At the level of companies this change is seen very clearly. One company (Nokia) has already panicked and destroyed its self. Much more interesting is Microsoft. They have been very very aware of the mistake that IBM made at this stage and have totally committed to mobile. The thing is that it seems that they have made an even bigger mistake than IBM; they are sacrificing their desktop, compromising their traditional interface to impose metro; trying to push their mobile but finding nobody wants it. They have kicked their traditional partners - the PC manufacturers - in the teeth with Metro. They have kicked the Mobile operators in the balls with Skype. Keeping Nokia on life support and pushing Windows Phone is actually seriously eating into Microsoft's cash reserves.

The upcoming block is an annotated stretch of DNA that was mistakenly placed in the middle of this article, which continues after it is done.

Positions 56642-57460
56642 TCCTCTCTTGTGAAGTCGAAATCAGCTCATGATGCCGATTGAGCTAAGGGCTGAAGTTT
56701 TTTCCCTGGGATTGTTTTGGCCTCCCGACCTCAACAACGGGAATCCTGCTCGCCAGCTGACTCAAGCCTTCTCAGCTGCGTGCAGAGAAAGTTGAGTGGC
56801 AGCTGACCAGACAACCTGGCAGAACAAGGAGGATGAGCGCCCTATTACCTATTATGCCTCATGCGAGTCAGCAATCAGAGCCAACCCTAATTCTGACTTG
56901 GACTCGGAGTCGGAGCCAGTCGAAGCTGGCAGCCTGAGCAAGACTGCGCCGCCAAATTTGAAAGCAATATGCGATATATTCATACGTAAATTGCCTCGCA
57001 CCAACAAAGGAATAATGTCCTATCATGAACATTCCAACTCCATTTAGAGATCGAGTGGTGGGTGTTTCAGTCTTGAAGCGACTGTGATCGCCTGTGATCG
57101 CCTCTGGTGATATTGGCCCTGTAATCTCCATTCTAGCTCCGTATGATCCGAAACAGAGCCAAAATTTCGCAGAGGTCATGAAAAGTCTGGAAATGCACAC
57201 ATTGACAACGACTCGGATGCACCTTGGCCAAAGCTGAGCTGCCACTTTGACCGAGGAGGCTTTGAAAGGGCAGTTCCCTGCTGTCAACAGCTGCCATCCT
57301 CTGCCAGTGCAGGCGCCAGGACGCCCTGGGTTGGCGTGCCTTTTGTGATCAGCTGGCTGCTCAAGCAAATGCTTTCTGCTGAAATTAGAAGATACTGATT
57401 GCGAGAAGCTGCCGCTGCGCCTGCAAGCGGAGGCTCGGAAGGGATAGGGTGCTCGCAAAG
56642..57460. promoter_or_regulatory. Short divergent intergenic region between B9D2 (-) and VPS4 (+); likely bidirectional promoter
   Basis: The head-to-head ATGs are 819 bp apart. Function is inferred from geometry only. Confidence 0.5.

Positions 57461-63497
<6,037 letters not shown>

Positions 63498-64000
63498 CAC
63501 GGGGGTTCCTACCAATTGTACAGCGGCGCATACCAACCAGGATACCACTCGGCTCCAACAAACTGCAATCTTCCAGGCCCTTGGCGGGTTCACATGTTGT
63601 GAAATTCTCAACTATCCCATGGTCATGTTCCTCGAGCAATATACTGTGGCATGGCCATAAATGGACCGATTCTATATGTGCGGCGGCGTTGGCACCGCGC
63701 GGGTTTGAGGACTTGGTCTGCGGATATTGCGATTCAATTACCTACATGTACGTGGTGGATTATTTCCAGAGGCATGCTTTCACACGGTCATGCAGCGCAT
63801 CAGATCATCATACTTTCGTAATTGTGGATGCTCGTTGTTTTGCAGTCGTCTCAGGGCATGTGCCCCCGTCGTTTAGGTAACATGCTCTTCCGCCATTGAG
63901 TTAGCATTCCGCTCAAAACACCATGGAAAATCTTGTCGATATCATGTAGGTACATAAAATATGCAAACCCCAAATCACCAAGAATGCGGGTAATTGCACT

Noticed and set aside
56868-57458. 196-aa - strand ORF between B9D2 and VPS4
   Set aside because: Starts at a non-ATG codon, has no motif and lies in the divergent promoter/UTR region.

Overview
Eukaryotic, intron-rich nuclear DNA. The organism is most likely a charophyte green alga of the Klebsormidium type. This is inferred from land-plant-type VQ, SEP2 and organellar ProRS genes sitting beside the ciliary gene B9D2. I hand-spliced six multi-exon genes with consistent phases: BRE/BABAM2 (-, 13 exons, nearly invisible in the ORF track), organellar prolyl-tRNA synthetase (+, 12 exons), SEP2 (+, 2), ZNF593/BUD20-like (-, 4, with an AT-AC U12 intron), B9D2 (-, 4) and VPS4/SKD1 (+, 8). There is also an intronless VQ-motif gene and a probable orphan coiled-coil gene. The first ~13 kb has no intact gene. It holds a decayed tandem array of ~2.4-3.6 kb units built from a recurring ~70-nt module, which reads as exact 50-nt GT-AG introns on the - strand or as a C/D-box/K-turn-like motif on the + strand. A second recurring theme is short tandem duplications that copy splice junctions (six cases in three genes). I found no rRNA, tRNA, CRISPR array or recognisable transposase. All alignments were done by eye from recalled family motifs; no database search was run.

If the trend continues and Microsoft collapses, or more likely is restructured into a series of smaller companies then the whole IT scene is going to change.

Not Compelling (3, Funny)

wbav (223901) | about 2 years ago | (#40687647)

Saying you've gotten Angry Birds on your platform is kind of like saying you got the prostitute down the street to spend the night with you.

It isn't a matter of principal, it is a matter of money.

Re:Not Compelling - I could be compelled (0)

Anonymous Coward | about 2 years ago | (#40687963)

OK - where can I get a mego tablet that is linux compliant and is not
lock down like a common criminal?

Re:Not Compelling (0)

Anonymous Coward | about 2 years ago | (#40690571)

Well, Microsoft had to write it themselves for Windows Phone.

No, really. The first version said "Microsoft Games Studio" in app author info. It's Rovio now...

Re:Not Compelling (1)

TeknoHog (164938) | about 2 years ago | (#40691461)

Saying you've gotten Angry Birds on your platform is kind of like saying you got the prostitute down the street to spend the night with you.